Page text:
The yen rose broadly Thursday after brokerages downgraded two of the largest U.S. banks, knocking equities lower and sparking fears that fallout from the credit crisis may sap investor appetite for risk.
Two of the hardest hit currencies were the Australian dollar and the New Zealand dollar, which have the highest interest rates among developed economies and have been popular targets of carry trades.
In those strategies, investors borrow in low-yielding currencies like the yen and then sell them to buy higher-yielding ones in order to profit on the difference.
Unwinding those trades benefits the yen.
"Carry trades are being unwound, with the sell-off in global equities weighing on risk appetite," said Omer Esiner, senior market analyst at Ruesch International in Washington.
The U.S. dollar, though down against the yen, rose against the euro for the first time in six sessions as markets pared back expectations the Federal Reserve will cut interest rates in December, analysts said.
On Wednesday, the Fed trimmed its benchmark interest rate by a quarter percentage point to 4.5 percent and said that the chances of higher inflation are now roughly equal to the risk of slower growth.
By The Numbers
In early afternoon trade, the dollar fell 0.4 percent against the yen to 114.86, after earlier falling as low as 114.50 yen.
The euro was down 0.6 percent at 165.95 yen.
Against the dollar, the euro dropped 0.2 percent to $1.4450, a day after it hit a record peak above $1.45, according to Reuters data.
The Australian dollar fell 1.6 percent versus the greenback to US$0.9170. On Wednesday, it surged to a 23-year peak above US$0.9340. The Australian dollar was on track for its biggest one-day decline against the U.S. dollar since August.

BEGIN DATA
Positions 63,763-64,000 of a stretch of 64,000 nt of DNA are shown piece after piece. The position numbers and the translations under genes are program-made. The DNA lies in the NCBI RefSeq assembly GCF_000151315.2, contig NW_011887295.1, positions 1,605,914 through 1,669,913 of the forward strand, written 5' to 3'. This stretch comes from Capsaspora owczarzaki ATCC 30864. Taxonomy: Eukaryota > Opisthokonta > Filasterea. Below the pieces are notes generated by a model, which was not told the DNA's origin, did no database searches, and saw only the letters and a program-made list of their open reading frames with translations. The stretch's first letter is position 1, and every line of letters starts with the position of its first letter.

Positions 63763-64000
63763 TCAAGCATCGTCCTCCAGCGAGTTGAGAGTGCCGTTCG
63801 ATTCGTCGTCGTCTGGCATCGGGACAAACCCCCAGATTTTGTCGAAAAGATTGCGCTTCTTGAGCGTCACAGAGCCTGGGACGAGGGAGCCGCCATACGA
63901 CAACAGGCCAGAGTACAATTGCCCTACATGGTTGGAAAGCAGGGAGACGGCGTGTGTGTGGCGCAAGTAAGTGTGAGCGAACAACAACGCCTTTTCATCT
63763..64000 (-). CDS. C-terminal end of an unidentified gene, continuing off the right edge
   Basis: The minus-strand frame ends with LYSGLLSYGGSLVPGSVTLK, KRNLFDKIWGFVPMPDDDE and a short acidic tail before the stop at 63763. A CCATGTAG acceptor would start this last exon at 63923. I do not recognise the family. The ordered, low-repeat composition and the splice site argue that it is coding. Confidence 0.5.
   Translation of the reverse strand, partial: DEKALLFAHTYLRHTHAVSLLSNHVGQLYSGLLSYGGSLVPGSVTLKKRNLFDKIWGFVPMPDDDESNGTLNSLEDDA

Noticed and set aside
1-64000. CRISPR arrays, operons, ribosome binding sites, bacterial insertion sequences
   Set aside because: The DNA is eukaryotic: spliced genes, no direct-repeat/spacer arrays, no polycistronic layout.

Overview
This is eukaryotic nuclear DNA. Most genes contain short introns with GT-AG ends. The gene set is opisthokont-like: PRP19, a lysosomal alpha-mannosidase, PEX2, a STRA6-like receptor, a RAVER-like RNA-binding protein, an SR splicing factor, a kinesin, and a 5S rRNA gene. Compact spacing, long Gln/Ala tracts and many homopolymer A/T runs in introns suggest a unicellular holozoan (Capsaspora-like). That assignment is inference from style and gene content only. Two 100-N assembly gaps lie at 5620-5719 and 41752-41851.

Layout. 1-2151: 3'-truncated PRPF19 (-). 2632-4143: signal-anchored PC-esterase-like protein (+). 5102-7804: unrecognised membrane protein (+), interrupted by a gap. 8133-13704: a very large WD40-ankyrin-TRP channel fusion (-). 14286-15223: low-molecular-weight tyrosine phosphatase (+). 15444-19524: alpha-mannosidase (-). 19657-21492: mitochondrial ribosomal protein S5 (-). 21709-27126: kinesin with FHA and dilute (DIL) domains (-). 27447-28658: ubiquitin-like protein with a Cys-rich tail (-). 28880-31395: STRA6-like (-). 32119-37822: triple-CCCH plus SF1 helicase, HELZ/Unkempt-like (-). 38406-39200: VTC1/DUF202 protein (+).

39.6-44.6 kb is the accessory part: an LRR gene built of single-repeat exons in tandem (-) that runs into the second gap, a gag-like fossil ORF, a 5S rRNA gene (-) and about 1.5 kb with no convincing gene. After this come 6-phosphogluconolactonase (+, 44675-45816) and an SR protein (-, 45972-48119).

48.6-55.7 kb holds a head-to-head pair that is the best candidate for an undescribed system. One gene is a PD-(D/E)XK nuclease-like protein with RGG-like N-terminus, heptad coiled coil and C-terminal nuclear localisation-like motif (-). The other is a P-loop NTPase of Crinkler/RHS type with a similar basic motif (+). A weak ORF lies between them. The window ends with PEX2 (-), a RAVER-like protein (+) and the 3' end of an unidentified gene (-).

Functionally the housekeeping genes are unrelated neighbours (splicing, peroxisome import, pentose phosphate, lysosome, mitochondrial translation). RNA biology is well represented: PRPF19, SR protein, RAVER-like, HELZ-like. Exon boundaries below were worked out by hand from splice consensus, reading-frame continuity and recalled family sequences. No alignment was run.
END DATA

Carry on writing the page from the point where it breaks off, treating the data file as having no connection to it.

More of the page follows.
Waiting for Payrolls
Trading in the U.S. dollar was quiet ahead of the October U.S. employment report on Friday, which could heavily influence views on what the Fed may do at a policy meeting in December.
Dealers in the interest rate futures market have priced in a 60 percent chance of a Fed easing next month, from about 38 percent earlier in the day, but analysts said the increase was mainly due to steep losses in U.S. equities.
In tandem with falls in higher-yielding currencies, U.S. stocks posted sharp losses Thursday after a downgrade of Citigroup by a brokerage.
Gold also pulled back from a 28-year high, retreating just before the key $800 level after a fall in oil prices.
Thursday's U.S. economic reports showing modest inflationary pressures in September and a cooling of manufacturing activity last month had just a fleeting impact on the dollar. Overall, recent U.S. data, outside of the housing sector, reflected an economy that was more resilient than many initially thought, making Friday's payrolls report more intriguing.
"The data over the last few days showed the economy is not as bad as the market had thought, and we don't have any evidence of a recession yet," said Boris Schlossberg, senior currency strategist at DailyFX.com.
"So that means there's quite a good chance the Fed will remain stationary for the rest of the year," he added.